This database contains information about missing persons that can be entered by anyone. However, the information is vetted and verified by law enforcement before it appears on the website as an open case. NamUs also provides a number of services and resources to its users, including the ability to print missing persons posters and receive free biometric collection and testing assistance. Other resources include links to state clearinghouses, medical examiner and coroner offices, law enforcement agencies, victim assistance groups, and pertinent legislation.

The Unidentified Persons Database:

Person with a question mark - thumbnailThis database contains information entered by medical examiners and coroners. Unidentified persons are people who have died but have never been identified. All members of the community are able to search the database using characteristics such as sex, race, distinct body features, and even dental information.

The UnClaimed Persons Database:

This is a newly added database that contains information about deceased persons who have been identified by name, but for whom no next of kin or family member has been identified or located to claim the body for burial or other disposition. Only medical examiners and coroners are able to enter cases into the UCP database. However, the database is searchable by the public when using a missing person’s name and year of birth.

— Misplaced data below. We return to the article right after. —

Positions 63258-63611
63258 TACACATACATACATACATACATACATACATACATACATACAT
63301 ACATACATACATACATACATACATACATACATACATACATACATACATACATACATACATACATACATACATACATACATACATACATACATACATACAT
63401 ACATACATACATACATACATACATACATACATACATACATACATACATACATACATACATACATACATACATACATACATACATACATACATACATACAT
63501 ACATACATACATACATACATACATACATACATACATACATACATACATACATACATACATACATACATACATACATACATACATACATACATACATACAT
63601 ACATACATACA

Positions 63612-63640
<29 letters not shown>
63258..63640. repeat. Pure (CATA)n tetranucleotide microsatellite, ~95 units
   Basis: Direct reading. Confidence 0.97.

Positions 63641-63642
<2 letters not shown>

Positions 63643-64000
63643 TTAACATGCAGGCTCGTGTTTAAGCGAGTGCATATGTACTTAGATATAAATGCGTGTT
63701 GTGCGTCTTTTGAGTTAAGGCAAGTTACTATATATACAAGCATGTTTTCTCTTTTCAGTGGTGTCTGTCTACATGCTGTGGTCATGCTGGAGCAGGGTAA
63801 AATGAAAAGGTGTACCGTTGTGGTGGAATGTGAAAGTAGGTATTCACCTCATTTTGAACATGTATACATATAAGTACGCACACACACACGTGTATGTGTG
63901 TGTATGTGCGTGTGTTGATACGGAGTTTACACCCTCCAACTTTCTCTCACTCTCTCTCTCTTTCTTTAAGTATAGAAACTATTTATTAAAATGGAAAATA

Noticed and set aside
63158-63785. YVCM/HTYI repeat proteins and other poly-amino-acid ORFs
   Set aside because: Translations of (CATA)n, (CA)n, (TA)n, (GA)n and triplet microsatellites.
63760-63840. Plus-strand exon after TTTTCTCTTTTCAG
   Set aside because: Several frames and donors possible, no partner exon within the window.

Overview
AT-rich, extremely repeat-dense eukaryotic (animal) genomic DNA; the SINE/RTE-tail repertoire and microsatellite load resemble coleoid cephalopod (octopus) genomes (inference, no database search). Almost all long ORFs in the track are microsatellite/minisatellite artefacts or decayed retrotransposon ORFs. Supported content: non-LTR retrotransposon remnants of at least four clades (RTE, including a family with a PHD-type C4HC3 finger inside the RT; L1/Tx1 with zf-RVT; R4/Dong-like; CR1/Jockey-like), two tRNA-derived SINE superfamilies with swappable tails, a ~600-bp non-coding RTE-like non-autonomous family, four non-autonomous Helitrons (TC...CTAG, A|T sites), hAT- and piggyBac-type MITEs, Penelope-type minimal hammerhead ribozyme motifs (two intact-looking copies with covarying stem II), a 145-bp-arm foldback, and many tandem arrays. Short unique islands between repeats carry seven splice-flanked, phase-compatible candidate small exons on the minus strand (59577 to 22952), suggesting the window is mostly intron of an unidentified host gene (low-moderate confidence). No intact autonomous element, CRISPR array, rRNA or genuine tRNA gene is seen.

One of the useful functions of the NamUs system is that when a new missing persons or unidentified decedent case is entered, the system automatically performs cross-matching comparisons between the databases, searching for matches or similarities between cases. Further, NamUs at UNTHSC provides free DNA testing and other forensic services, such as anthropology, odontology, and fingerprint analysis assistance.

While NamUs provides law enforcement with a plethora of valuable resources to help solve these cases, equally important is how the system functions as a way of supporting communities across the United States who are dealing with the crisis of unresolved missing persons and unidentified decedent cases. To date, there have been a number of successful matches made through the efforts of the public using NamUs to search for loved ones, or identify similarities between missing persons and unidentified persons cases.